Not every link from a page in a link-based ranking system is equal, and a search engine might look at a wide range of factors to determine how much weight each link on a page may pass along.
One of the signals used by Google to rank web pages looks at the links to and from those pages, to see which pages are linked to by others. Links from “important” pages carry more weight than links from less important pages. An important page under this system is one that is linked to by other important pages, or by a large number of less important pages, or a combination of the two. This signal is known as PageRank, and it is only one of a large number of Google ranking signals used to rank web pages and determine how highly those pages show up in search results in response to a query from a searcher.
An early paper by the founders of Google, The Anatomy of a Large-Scale Hypertextual Web Search Engine, tells us:
PageRank can be thought of as a model of user behavior. We assume there is a “random surfer” who is given a web page at random and keeps clicking on links, never hitting “back” but eventually gets bored and starts on another random page. The probability that the random surfer visits a page is its PageRank.
Continue reading Google’s Reasonable Surfer: How the Value of a Link May Differ Based upon Link and Document Features and User Data
Would search engines be better if they started web crawls from sites like Twitter or Facebook? Wikipedia or Mahalo? DMOZ or the Yahoo Directory?
The Web refreshes at an incredible rate, with new pages added, old pages removed, and words pouring out from blogs, news sites, and other genres of pages. Ecommerce sites showcase new products and eliminate old ones. New sites launch and old domains expire.
Search engines attempt to keep their indexes of the Web as fresh as possible, and send out crawling programs to find the new, update changes, and explore disappearances. Failure to do so means outdated search engines that deliver people to deleted pages, overwritten content, and stale indexes that miss out on new sites.
When a search engine starts crawling the Web, it often begins by following URLs from chosen seed sites to explore other pages and other domains. But how does a search engine choose those seed sites?
Continue reading What Makes a Good Seed Site for Search Engine Web Crawls?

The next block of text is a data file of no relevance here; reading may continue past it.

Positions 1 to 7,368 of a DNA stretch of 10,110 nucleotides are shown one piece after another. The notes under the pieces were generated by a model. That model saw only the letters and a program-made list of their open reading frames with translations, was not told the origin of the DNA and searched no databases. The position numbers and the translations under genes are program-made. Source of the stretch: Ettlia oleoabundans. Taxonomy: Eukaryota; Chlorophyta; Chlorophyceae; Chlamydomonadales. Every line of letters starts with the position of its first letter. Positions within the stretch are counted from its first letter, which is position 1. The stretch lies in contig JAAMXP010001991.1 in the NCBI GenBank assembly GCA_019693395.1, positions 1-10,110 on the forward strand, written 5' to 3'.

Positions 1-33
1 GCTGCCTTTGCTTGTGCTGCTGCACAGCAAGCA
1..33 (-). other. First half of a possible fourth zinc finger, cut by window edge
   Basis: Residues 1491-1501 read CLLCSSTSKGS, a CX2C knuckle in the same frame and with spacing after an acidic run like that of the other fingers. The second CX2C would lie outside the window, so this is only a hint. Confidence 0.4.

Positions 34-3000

If you have a business where you want customers to visit in person, and you haven’t added and/or verified that business in Google Maps, you may want to consider doing so. You can do this regardless of whether you have a web site or not.
The Google Navigator system that Google has developed for mobile phones allows people to navigate to destinations in their cars, and even search for types of nearby businesses rather than specific businesses at specific addresses. So, if you want to find a nearby Thai restaurant, you can type in “Thai restaurant” and Google will either show you the nearest one it knows about, or provide a list of restaurants that you can choose from.
A new patent application from Google hints at even more features from such a navigation system that can associate information from your personal information management software into the Google navigation system, from programs such as contact lists, calendars, and task lists.
For instance, you set up a task list on your smart phone to visit a new client, and then pick up stamps and mail out letters, drop off drycleaning, and go grocery shopping. You’ve also added the new client’s address to your personal information system contact list and calendar.
Continue reading New Reason to Submit Businesses to Google Maps: Google Navigator and Personal Information Management Integration?
An interesting new patent filing from Yahoo raises a couple of interesting questions about the future of the company. It describes a wearable computing device that could be used in many ways and the patent application provides a number of examples that sound like something out of a science fiction novel I read a year or so ago.